The bus paused mid-span on the bridge over the broad Guayas river giving me a chance to look back on the Guayaquil skyline. It was hot, it seems to be always hot in Guayaquil. I guess that’s the desert for you. Although, the heat came as a surprise since we’d been shivering while waiting for our first bus in the coastal town of Olon that morning. Now we were heading up the mountains and possibly to chillier climes again to Cuenca, Ecuador’s third largest city.
Since we’ve been taking buses in Ecuador the number and variety of salesmen, women and children who hop on and off buses all day long selling their wares has been fascinating to me. From Quito to Guayaquil, Guayaquil to the coast and back and now, on our way from Guayaquil to Cuenca, we’ve been offered chips, food, water, magazines, newspapers, chocolate, toothbrushes, and ice-cream by people who jump on at a random stop, walk up and down the bus selling and then hop off either before the bus starts moving or stay on for a while and leave at an equally random junction some miles on. The first time I saw someone seemingly abandoned by a bus driver on an empty stretch of road with their wares I was concerned. Now, that I know that travel by bus is the most popular way to get around Ecuador, I know they’ll likely just wait no more than 15 or 20 minutes for the next bus going the opposite direction and so spend their day going back and forth the same stretch of road selling.
On the bus to Cuenca, the little boy who jumped on before we left the city limits of Guayaquil was selling very tasty-looking hot dogs but he forgot what he was doing and stood watching my boys play with their Nintendos for so long that I was starting to worry about him. When the engine roared he came to and dashed off the bus. This ice-cream seller (pictured above) came on at the next stop and promptly forgot his sales and tried to strike up a conversation with my husband – difficult when one doesn’t speak English and the other doesn’t speak Spanish. This was the first time that a bus-seller had stopped to chat. Then, giving up on his attempts at conversation, he asked us to take his photo and then, smiling from ear to ear, hopped off the bus.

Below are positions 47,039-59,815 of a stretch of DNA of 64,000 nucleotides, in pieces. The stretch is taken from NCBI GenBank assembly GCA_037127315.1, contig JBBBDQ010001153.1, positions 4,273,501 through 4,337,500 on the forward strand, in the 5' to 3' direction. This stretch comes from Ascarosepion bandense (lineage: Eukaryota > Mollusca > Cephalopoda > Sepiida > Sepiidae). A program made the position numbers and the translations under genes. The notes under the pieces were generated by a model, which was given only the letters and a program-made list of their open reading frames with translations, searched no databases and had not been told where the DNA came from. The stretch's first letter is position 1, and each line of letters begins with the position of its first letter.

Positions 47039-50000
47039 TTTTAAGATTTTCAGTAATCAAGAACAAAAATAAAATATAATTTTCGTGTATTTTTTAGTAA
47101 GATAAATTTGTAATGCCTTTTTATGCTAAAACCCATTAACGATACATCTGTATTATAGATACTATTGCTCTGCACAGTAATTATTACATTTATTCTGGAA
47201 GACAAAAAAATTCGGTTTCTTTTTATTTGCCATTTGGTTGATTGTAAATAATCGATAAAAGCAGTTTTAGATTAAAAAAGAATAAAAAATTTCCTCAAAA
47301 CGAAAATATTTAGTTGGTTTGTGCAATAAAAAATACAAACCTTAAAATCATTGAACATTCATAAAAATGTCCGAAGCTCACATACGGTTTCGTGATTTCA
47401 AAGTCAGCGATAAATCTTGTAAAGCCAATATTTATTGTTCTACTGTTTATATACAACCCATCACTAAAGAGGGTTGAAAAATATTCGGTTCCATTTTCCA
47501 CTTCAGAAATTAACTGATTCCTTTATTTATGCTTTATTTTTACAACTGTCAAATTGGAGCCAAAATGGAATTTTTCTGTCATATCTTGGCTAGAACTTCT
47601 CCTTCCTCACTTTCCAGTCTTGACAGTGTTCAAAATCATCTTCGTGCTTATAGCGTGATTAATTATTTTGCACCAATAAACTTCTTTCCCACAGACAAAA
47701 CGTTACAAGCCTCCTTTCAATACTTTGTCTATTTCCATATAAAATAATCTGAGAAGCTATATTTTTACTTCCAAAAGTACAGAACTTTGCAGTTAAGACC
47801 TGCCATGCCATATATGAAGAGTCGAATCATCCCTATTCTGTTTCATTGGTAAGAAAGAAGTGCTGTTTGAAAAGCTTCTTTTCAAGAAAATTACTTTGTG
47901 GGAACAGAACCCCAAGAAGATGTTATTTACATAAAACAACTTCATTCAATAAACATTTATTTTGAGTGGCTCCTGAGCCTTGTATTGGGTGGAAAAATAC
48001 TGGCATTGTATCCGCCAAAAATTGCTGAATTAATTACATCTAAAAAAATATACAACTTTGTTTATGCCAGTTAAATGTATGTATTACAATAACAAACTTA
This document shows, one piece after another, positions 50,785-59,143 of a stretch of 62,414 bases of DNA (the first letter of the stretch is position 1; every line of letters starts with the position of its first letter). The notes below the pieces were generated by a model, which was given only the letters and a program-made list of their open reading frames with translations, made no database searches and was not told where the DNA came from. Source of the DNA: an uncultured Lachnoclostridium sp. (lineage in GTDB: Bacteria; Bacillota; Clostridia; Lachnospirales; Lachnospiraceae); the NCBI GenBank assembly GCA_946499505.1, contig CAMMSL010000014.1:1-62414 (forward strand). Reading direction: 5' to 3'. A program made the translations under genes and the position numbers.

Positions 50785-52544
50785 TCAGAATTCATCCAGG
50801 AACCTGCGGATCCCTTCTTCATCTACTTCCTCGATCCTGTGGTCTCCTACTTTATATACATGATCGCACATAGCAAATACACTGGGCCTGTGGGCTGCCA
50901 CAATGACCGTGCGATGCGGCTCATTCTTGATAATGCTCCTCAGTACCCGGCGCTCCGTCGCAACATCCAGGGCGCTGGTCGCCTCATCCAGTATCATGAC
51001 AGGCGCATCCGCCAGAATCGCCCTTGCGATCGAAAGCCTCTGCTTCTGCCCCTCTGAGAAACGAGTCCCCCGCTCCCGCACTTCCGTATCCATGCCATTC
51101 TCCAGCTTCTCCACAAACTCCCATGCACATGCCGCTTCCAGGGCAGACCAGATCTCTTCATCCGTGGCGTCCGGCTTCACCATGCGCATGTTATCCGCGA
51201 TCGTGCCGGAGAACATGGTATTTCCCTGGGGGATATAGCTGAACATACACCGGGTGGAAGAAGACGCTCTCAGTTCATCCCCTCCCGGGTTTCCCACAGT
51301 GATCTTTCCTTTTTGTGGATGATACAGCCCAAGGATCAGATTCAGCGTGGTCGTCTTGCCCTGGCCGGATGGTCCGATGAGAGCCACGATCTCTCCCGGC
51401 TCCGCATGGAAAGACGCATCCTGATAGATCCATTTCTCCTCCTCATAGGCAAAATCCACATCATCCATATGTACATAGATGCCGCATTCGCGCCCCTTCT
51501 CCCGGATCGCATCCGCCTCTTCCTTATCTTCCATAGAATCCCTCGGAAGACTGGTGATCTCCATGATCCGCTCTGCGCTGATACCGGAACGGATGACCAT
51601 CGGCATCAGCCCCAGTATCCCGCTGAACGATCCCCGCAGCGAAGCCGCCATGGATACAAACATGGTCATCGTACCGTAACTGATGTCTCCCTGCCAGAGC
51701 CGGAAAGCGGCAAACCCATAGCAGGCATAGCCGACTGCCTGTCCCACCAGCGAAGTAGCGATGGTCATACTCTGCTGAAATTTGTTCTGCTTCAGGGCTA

We passed fields of bananas and lime trees. Roadside stalls heavy with watermelons, pineapples, all manner of squashes – even pumpkins – and countless other varieties of fruits and vegetables. Obviously we were passing through Ecuador’s primary agricultural region. The bus climbed up to and above the clouds. We reached for our jackets, the heat of Guayaquil well gone. We passed through dripping, mossy, jungle and climbed higher.
Our bus shuddered to a stop on a precarious bend, high in the mountains. Looking out the window, I could see an industrious construction crew working on the road. We’ve hit construction on every stretch of road we’ve traveled on in Ecuador so far as the country is obviously investing on widening roads and improving surfaces, adding concrete where once there was only mud. And so the journey went as we climbed up ever higher back into the clouds and then down into a valley where the sky was clearer, stopping regularly where the road was being built around us.
We reached Cuenca in the early evening. The bus terminal was noisy, dirty and busy just like all the other bus terminals we’ve been to. We made our way to our hostel. Tomorrow we’ll explore.